No official fireworks or big productions here.
The nonprofit Sukhi, meaning inner peace in Hindi, formed last August to organize events and insure regular cleanings of the pedestrian plaza at 78th Street and 37th Road. Since then the group has made waves in the neighborhood.
For Independence Day members plan to make it all about community and bringing different background together, Sukhi co-founder Agha Saleh said.
“This neighborhood is like a living United Nations,” Saleh said. “We don’t want to focus on one community. Anyone is welcome — whatever faith or creed.
“It won’t be a regular organized thing,” he added.
Sukhi is inviting individuals and restaurants to contribute food and performers to play music on the plaza’s makeshift stage anytime from noon to midnight.
Musicians are asked to sign up 24 hours before July 4 by visiting Sukhi’s office at 73-19 37 Road or sending an email to firstname.lastname@example.org.
The group will provide extra seating and is in the midst of fixing the plaza’s overhead twinkle lights.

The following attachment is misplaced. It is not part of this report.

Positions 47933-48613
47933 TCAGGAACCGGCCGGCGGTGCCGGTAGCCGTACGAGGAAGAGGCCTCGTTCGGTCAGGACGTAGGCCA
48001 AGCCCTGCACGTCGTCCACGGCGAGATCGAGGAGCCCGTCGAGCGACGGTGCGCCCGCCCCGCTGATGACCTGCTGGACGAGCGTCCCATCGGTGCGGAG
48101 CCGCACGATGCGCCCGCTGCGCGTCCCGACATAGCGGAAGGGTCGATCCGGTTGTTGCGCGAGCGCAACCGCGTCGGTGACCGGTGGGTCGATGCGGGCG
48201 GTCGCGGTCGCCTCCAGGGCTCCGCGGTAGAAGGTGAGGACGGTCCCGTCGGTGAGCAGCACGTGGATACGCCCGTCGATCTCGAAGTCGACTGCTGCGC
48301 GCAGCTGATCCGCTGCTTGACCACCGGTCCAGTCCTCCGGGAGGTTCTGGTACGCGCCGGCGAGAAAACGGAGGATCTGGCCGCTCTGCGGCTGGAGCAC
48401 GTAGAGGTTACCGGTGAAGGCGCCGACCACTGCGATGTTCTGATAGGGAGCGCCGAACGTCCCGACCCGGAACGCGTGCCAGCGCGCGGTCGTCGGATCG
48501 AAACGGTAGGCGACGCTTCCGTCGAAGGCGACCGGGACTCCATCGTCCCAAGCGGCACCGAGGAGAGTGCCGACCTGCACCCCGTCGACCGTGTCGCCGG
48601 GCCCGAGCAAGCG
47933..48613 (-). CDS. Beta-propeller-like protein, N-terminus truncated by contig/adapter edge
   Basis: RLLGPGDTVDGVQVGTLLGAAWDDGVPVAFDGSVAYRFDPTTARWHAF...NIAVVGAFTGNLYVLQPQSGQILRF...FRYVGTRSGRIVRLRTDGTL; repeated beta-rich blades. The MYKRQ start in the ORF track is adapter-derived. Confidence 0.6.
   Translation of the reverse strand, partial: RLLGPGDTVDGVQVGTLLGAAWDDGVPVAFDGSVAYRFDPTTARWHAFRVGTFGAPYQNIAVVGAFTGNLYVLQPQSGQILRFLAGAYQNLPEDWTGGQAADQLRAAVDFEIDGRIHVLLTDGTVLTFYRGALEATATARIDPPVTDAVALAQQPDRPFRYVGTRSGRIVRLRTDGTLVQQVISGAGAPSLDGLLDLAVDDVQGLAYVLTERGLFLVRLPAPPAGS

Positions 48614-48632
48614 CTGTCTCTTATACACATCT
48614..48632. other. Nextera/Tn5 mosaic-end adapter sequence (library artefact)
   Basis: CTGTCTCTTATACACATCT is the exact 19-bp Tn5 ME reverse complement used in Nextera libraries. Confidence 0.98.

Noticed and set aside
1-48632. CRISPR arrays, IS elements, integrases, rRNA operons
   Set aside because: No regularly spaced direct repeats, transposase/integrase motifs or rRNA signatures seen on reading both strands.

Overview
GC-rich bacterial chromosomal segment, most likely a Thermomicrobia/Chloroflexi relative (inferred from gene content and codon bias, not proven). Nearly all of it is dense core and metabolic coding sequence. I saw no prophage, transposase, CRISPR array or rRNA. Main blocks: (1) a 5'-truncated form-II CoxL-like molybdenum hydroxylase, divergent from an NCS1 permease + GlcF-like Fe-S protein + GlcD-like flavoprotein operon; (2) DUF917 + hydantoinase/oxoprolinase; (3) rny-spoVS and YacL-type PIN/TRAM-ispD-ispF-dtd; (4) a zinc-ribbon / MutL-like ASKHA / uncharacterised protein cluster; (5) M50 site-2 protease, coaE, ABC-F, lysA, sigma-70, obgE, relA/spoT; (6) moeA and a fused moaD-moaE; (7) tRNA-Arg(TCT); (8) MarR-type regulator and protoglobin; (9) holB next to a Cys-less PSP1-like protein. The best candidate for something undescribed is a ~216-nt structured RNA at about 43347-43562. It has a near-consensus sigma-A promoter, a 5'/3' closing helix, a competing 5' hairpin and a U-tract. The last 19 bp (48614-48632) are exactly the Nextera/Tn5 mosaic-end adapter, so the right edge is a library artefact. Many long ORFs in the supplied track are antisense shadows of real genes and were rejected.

Saleh expects a couple thousand people coming and going throughout the day.
“We will do our best,” he said with a smile.
And the group has a history of doing so.
Last month the triangle dubbed Diversity Plaza hosted the Jackson Heights Arts Festival.
It has also seen political protests against poor working conditions in Bangladesh following the deadly factory fires and a vigil for Sunando Sen, a Hindu man who was pushed to his death on the elevated subway tracks by a woman who cited his ethnicity as her reason.
Last week Sukhi entered the realm of city government by hosting the city’s first outdoor community board meeting.
“We were able to reach over 200 people who did not have any knowledge about community boards and how they function, prior to last night’s meeting,” CB 3 Chairwoman Marta Lebreton and District Manager Giovanna Reid wrote in an email to Saled and Shazia Kausar, Saled’s wife and co-founder of Sukhi. “You played an integral part in helping us meet our objective: making the community aware of the community board and the issue confronting CB 3.”
Dera Restaurant, Alhamed Sweets, Kababish, Gourmet Restaurant and the food cart Sammy Gyro contributed food for the meeting.
“This is how they feel ownership in the community,” Saleh said.